Even with its spending cuts, the White House “projects a large gap between government spending and tax revenue over the next decade, adding at least $7 trillion to the debt over that time. In 2019 and 2020 alone, the government would add a combined $2 trillion in debt under Trump’s plan,” The Washington Post reported.

Among other things, the White House even projects that tax receipts will be $200 billion lower in the next year than forecast, even though it had promised that his tax plan would fully pay for itself. Still, the budget assumes more aggressive economic growth that might seem wise in the same week as a 10% stock market “correction.”

Generally, the plan finds programs not to like within the Medicare umbrella, and eliminates whole classes of payments for things like whether doctors can be reimbursed for having an office in a hospital if they don’t. (That probably will save several trillion right there.) The food stamp cuts are more difficult to explain away; it seems to be straight punishment for being poor. I guess the idea is that everyone will be offered a job, likely at minimum wage, so they won’t need food stamps, and a tax credit for childcare, which doesn’t do much good if you can’t pay the babysitter today.

Politico reported that as the federal health program is one of the fastest-growing drivers of the national debt, Trump’s budget proposed a slew of vague reforms including improvements to “drug pricing and payment policies” and “government-imposed provider burdens.” These include allowing we seniors to luxuriate longer in the “donut hole” of coverage before substantial coverage can kick in. Last year, Politico said, Medicare was mentioned just 10 times in Trump’s budget. This year, the program is mentioned more than 100 times.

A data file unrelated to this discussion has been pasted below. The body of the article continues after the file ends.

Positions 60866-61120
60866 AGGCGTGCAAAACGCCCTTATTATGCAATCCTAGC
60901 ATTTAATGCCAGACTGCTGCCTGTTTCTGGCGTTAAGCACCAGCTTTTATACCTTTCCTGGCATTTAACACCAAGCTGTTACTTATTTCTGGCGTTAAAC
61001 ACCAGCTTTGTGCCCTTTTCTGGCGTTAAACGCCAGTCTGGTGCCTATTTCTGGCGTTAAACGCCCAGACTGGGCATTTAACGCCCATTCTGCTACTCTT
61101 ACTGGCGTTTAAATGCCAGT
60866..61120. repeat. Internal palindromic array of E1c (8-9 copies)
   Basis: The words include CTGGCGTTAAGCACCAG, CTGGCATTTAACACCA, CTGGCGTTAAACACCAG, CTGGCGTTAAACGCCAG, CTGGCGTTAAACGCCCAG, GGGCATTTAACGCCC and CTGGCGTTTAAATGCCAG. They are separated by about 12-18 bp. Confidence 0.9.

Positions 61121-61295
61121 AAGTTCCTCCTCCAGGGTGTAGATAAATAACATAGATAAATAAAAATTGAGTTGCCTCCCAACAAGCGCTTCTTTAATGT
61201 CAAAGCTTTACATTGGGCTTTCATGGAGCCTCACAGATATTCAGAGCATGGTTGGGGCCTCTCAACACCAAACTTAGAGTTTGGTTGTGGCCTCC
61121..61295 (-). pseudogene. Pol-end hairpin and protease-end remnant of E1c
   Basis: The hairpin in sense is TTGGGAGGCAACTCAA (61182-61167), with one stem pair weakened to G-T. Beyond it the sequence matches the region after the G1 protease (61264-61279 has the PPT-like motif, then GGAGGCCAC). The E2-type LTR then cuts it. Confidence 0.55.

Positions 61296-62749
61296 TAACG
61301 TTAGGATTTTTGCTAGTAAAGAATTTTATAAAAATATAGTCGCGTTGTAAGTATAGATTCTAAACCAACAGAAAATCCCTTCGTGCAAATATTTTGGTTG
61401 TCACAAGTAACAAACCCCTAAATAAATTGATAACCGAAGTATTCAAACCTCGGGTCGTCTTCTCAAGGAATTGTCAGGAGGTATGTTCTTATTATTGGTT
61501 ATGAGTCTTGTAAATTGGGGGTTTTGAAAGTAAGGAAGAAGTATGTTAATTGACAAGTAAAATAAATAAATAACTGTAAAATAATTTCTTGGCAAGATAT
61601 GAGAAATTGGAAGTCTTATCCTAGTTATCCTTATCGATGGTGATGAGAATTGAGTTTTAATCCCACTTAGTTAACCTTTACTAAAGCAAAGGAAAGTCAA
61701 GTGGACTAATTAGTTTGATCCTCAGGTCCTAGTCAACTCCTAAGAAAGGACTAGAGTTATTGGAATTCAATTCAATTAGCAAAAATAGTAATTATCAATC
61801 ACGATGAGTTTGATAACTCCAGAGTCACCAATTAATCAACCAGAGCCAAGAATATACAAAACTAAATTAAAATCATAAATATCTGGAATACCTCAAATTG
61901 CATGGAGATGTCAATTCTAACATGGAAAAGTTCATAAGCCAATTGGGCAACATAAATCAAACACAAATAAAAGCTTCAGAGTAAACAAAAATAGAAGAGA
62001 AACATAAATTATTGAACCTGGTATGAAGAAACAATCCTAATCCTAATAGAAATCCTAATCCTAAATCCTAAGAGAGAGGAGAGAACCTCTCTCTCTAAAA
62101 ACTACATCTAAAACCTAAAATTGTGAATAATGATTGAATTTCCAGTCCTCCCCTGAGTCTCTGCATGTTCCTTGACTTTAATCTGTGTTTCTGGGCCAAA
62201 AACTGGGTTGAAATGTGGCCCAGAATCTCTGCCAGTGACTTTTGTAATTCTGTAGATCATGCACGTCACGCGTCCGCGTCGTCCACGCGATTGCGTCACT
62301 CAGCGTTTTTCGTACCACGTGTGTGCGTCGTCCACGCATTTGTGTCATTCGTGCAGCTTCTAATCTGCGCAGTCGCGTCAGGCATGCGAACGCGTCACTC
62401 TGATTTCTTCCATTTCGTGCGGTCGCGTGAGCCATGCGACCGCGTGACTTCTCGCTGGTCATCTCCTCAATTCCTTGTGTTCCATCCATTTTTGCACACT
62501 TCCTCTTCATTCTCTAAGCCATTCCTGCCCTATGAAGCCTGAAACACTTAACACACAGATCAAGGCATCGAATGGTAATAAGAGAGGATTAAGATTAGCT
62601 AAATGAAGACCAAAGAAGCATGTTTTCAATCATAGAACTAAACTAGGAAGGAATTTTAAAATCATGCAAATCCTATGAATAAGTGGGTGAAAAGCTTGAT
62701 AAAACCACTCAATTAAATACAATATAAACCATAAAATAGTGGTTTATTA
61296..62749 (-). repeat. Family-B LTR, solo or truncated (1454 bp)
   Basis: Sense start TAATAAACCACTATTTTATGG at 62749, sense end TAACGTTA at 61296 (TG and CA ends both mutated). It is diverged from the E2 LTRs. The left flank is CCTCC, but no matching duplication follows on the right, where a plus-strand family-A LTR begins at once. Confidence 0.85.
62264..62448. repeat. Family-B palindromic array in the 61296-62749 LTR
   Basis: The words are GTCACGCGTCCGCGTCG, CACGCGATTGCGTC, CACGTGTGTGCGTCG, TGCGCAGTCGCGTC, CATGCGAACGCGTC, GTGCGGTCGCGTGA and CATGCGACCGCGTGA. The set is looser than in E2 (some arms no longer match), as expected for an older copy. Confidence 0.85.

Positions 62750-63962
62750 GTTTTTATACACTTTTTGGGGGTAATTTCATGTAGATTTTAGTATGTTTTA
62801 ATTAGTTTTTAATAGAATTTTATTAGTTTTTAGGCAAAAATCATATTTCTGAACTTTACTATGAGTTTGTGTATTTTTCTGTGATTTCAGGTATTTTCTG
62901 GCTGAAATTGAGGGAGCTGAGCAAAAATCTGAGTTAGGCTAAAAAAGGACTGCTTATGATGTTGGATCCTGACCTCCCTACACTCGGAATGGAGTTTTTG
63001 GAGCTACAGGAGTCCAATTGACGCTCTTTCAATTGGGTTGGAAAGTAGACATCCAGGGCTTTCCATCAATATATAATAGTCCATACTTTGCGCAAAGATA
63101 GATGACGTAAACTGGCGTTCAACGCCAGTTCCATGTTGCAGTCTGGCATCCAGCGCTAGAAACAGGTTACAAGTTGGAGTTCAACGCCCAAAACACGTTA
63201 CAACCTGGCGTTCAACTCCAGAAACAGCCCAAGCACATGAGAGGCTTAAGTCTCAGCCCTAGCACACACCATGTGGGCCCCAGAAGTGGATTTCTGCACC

The budget also attacks federal workers’ pay, proposing a set of workforce reductions through stripping of various employee protections, and tying pay to performance bonuses rather than automatic pay raises, again with billions considered excess payment.

Some critics noted that the budget crosses out at least two campaign promises—to balance the budget, a standard Republican vow, and to preserve Medicare from any cuts. Trump was adamant about it, even saying the future of the nation was dependent on doing so. Given that he is quick to point out those campaign vows he has kept, you might think he’d have some explaining to do to show voters the light of his new thinking. He even bragged about being able to wipe out the $20 trillion national debt. Forget about that now.

He used the day to also showcase his non-planned infrastructure approach, which offers $100 billion against $1.5 trillion of spending, if only states, cities and private companies will pick up the tab. Among other things, the president also indicated that it wants to sell off federal assets, including Reagan National and Dulles International airports and two major parkways serving the Washington region, as well as power assets around the country.

So, the president sees a lot more spending with a willingness to go far into debt to do so. Where he does find savings is generally in places that will hurt people while protecting businesses.

If this were his managerial candidate test, I wouldn’t hire him.

February 13, 2018